January 28, 2017
Optimistic Tragedy, resident choreographer Yuri Possokhov’s world premiere Thursday night at the San Francisco Ballet, has been lost at sea. This despite Possokhov’s valiant and often terrific-looking efforts to keep his dancers afloat.
But let’s reverse the engines. The new piece was inspired in part by Sergei Eisenstein’s Battleship Potemkin, and in part by a 1933 play An Optimistic Tragedy (and perhaps by a blockbuster 1964 Soviet film of the same name). Possokhov, Russian born and Bolshoi raised, has come up with a vivid parable, set to the music of countryman Ilya Demutsky. It’s about the wages and losses of war, specifically the 1917 Russian Revolution, but also, it would seem, about what happens when sailors’ heads are turned by a great-looking commissar.
That would be the stunning Lorena Feijoo, with knives in her shoes like Rosa Kleb’s (don’t let the blades distract you, she’s got a gun) and a body like Ninotchka’s. She’s dressed in slinky black, like a gun moll, with a slit skirt and black toe shoes, and she vamps, well, like a vamp. Upon presenting her credentials to the Bolshevik ship’s captain (Luke Ingham), she is locked in his embrace, until an anarchist (Taras Domitro) tries to rape her. This is where she uses the gun. She’s all legs and slither, a compelling figure whenever she moves, which is always.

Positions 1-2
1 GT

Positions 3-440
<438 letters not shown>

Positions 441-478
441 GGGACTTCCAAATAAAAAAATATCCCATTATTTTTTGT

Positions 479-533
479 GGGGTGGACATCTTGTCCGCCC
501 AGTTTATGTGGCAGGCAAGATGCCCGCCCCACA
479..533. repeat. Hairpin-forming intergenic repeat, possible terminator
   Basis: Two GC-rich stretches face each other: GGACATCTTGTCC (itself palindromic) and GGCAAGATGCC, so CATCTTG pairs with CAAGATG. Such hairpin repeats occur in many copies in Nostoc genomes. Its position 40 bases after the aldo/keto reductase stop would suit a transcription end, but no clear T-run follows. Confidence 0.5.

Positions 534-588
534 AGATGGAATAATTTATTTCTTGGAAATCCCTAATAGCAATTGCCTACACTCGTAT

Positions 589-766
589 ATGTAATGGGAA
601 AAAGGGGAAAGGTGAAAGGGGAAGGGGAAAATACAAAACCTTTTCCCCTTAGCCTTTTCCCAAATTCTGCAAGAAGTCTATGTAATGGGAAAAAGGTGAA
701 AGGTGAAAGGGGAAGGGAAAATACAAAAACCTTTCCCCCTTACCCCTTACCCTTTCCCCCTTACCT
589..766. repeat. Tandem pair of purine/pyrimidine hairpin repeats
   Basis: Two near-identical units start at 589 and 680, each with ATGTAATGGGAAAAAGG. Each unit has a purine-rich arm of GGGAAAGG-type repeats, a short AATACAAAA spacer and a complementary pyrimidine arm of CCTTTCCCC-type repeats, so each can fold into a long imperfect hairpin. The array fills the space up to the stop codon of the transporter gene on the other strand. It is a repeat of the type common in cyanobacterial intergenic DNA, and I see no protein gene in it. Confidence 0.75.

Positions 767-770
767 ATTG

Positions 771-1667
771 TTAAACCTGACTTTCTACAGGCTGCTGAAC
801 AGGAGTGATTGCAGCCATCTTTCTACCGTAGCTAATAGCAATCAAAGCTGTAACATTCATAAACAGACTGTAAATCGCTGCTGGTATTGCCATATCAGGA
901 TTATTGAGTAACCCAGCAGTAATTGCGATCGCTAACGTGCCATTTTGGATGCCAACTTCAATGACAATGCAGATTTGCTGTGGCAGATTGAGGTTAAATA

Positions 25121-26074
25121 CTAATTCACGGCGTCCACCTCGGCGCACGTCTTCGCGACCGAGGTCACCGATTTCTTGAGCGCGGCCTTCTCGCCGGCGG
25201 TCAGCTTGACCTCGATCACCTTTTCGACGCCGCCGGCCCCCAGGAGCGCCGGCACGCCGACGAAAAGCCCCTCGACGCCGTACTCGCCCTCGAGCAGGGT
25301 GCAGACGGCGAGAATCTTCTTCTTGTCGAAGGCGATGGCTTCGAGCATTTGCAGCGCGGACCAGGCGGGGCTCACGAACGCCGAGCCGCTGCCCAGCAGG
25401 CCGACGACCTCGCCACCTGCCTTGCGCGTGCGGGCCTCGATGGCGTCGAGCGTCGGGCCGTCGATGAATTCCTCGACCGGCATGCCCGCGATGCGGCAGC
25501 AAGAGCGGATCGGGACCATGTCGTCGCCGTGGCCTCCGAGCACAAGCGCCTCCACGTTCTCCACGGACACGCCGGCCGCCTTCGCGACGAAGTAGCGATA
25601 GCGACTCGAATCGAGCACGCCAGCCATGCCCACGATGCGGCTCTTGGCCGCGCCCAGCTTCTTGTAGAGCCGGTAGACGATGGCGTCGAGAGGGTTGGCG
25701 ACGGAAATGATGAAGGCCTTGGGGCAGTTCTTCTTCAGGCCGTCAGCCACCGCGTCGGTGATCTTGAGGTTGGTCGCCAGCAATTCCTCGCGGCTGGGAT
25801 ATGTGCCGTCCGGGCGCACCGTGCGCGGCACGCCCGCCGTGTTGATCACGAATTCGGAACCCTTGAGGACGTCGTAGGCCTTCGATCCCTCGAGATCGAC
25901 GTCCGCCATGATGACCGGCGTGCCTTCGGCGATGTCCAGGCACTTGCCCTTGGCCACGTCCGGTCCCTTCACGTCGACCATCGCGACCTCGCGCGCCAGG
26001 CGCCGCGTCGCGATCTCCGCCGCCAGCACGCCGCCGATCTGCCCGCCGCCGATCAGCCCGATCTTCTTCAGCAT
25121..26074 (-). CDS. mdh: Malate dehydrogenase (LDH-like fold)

The sailors, 14 in all, are loyalists or anarchists, dressed in nautical permutations of black and white. They move in awe-inspiring Constructivist cohesion, locking arms and bending knees, turning, jumping, and lifting, or, in more limpid moments, sinuously evoking the waves of the sea that surrounds and will engulf them. But for all their stunning unity, their projection of yes, optimism, and the innovativeness (a Possokhov trademark) of their dances, it’s impossible to see where one faction ends and the other begins. They seem more for each other than ever against each other. Or is that the enigmatic message?
Amid this confusion, emotions are shown to the audience, rather than experienced. And sexily domineering as the Commissar is among all these seamen, her objectification takes away any aura of cunning that might throw on her credit or blame for the shipmates’ ideological conflicts, their descent into chaos, the loss at sea. (A touching preface, projected as the ballet begins, memorializes the sailors’ sacrifices.) Whatever the message, the lack of clarity, worse than a leaky hull, takes the ballet down, down, down.
It was a bold idea to keep the décor black, white, and gray, and the tall, three-panel archival film projections of warships, sea, and sailors, designed by Alexander Nichols, wonderfully complemented the story. So too his flexible design for the ship’s bridge.
But when is everything too gray? Maybe when the Commissar unfurls her blank, gray, streaming banner. There’s nothing on it, nothing at all. Maybe nihilism, not Bolshevism and not anarchism, is the meaning, and the meaninglessness, of war.
Alexei Ratmansky’s piano ballet, the 2009 Seven Sonatas, set to Scarlatti, led off the evening. With Mungunchimeg Buriad at the grand piano, three marvelous couples made their virtuosity look like the easiest, most pleasant, most normal way to be in the world. Would – for us all -- that it were so.
The dancers were Lauren Strongin and Joseph Walsh, Frances Chung and Angelo Greco, and Sofiane Sylve and Carlo di Lanno.
William Forsythe’s Pas/Parts 2016, set to the music of Thom Willems, was the evening’s propulsive capper.